Talk about life cycles! I never expected to be "back" here in thrill-seeking territory. What a treat.
My recent evening outings have been fun, and unexpected too. I went to a short play on Friday, part of Summerfest. I Tweeted about it later, because it was so fluent and seamless and terrifically written and acted. The play is Hannah's Turn, by Richard Sanger. Do go see it if you have the chance. It demands skilled actors, and we had those too..
Another outing was to hear music, this evening, a house concert of fiddle music, some Franco-Quebecois and -Ontarian, some from down East and more celtic. The fiddler was Pierre Shryer, a master fiddler; on guitar was Andy Hillhouse; Joe Phillips played a huge resonant double bass.
We were all delighted, not just by the music but by the collegial joy and engagement we shared with the musicians. As one of them said after, it's so different from playing on a main stage at a festival, where it's hard to hear yourself, and there are time pressures and other constraints. Here the musicians could work by feel, and we were all the richer for that (though the money they took home cannot be nearly what they'd get for a big event of course, so perhaps I'm only speaking metaphorically when I speak of being all the richer? It's too easy to take an artist for granted.)
A conversation with a friend at a dancing party she gave this weekend is still resonating with me. She and I talked about reflecting on things, and the fact that as we get older, it becomes more possible, a greater pleasure, and hopefully also more fruitful. She has been writing poetry, that's where her thoughts and reflections have taken her. I end up writing here, in this blog, trying to carve my thoughts out of the strands of musing in my head, and shape them onto this virtual page.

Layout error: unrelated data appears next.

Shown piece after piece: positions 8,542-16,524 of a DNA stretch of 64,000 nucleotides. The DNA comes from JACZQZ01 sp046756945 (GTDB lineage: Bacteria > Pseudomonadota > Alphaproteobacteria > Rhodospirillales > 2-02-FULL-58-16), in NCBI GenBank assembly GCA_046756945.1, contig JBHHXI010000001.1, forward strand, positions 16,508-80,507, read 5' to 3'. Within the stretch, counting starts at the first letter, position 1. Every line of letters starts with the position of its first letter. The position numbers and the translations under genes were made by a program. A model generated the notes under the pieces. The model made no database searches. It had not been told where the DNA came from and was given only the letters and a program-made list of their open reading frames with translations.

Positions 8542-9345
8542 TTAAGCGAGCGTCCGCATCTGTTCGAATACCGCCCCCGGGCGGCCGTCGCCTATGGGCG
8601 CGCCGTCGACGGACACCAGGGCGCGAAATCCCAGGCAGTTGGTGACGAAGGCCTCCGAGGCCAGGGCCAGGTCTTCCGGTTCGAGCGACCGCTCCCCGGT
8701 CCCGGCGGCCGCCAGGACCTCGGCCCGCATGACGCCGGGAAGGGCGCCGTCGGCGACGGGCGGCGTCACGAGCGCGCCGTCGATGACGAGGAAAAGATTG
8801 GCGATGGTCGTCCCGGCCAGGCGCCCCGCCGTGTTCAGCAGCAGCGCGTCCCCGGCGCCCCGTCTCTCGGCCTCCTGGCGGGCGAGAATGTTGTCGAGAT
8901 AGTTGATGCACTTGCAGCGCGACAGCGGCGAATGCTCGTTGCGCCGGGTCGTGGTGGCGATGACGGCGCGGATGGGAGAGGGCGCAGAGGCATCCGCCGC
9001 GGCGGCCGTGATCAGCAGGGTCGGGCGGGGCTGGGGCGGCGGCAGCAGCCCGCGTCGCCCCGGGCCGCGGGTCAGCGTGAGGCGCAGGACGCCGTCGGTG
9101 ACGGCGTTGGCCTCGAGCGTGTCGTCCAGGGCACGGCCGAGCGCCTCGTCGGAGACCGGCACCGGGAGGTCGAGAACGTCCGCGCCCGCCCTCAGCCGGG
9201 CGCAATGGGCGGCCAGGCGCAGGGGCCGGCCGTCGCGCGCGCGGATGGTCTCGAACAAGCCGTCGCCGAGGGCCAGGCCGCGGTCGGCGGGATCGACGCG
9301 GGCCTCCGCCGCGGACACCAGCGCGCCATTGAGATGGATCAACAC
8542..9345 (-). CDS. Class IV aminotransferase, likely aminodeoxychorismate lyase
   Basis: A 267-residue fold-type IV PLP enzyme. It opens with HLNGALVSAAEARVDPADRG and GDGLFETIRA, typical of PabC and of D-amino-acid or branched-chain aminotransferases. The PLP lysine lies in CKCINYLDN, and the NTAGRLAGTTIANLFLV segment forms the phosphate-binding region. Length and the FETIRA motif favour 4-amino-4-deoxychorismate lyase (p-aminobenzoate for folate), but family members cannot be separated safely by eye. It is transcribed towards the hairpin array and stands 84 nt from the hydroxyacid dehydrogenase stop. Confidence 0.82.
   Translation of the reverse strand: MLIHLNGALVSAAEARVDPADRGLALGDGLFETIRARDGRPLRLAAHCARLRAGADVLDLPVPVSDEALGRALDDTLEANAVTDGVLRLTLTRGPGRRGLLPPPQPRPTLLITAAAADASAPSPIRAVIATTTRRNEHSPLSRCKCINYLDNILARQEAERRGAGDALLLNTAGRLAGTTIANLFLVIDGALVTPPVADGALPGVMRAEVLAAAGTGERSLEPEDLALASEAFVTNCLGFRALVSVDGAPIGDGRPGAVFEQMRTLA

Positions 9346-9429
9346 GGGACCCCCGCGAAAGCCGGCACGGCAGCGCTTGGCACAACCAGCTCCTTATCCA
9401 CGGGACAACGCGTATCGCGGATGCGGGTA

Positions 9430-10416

Many thanks for your patience as I bumble along!
And to finish, a suggestion for a summer soup: My CSA delivery last week included a lot of largish patty-pans (those flattish knobby yellow and gold squashes). I chopped them coarsely into a large pot, added one chopped onion and a little water, then boiled them with the lid on until they were softened, about fifteen minutes. I was surprised at how much flavour they had, once they'd been pureed in the processor to a thick smooth potage. All it needed was some mustard seed, nigella, and fennel seed heated in olive oil (with a pinch of turmeric, now my ingrained habit since working with recipes from Burma); as well as some salt, a dash of soy sauce, and a little rice vinegar, just a touch (or you could use some wine).
Torn basil leaves, pungent and intense these days, from the back garden, were a good addition on the soup with a little more olive oil (when are they NOT a good addition). I made rice, so we poured soup over the rice and voila, a taste of summer, with no sweat. Soup is such a good way of dealing with an excess of any summer squash, from patty-pans to zucchini. And then there are the soup possibilities for all those extra leafy greens. That's for another day...